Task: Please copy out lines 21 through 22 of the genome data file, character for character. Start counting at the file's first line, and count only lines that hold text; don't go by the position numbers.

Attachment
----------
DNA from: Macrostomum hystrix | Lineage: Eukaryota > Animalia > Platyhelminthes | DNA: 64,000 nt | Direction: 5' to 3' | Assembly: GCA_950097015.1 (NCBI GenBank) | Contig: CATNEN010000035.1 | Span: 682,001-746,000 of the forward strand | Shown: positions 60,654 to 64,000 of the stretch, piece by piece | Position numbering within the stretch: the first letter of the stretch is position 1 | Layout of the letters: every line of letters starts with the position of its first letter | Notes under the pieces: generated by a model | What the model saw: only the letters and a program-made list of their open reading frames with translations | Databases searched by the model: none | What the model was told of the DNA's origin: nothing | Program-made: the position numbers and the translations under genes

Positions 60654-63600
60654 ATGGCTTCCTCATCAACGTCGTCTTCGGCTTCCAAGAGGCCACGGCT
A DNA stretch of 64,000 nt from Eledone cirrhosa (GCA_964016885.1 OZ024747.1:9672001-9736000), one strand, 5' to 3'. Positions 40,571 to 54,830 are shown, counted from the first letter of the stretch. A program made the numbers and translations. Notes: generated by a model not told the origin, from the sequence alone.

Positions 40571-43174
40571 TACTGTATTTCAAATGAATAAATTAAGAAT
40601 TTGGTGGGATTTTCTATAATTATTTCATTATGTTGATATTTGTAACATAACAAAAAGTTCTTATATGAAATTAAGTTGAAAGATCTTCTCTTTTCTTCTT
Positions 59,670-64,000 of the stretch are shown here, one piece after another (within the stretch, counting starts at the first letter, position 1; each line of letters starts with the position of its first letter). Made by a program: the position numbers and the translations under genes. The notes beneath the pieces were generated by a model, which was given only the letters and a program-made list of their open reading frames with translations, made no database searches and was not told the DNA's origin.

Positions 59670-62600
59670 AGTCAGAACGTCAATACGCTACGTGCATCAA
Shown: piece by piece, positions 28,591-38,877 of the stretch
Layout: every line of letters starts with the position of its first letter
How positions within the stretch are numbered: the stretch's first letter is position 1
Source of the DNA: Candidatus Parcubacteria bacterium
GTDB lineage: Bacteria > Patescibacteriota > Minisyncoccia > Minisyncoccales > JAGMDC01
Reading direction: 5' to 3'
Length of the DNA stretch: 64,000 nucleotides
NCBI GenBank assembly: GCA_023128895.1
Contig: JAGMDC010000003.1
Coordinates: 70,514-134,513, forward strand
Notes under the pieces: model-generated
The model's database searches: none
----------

Notes under the pieces: model-generated
The model's database searches: none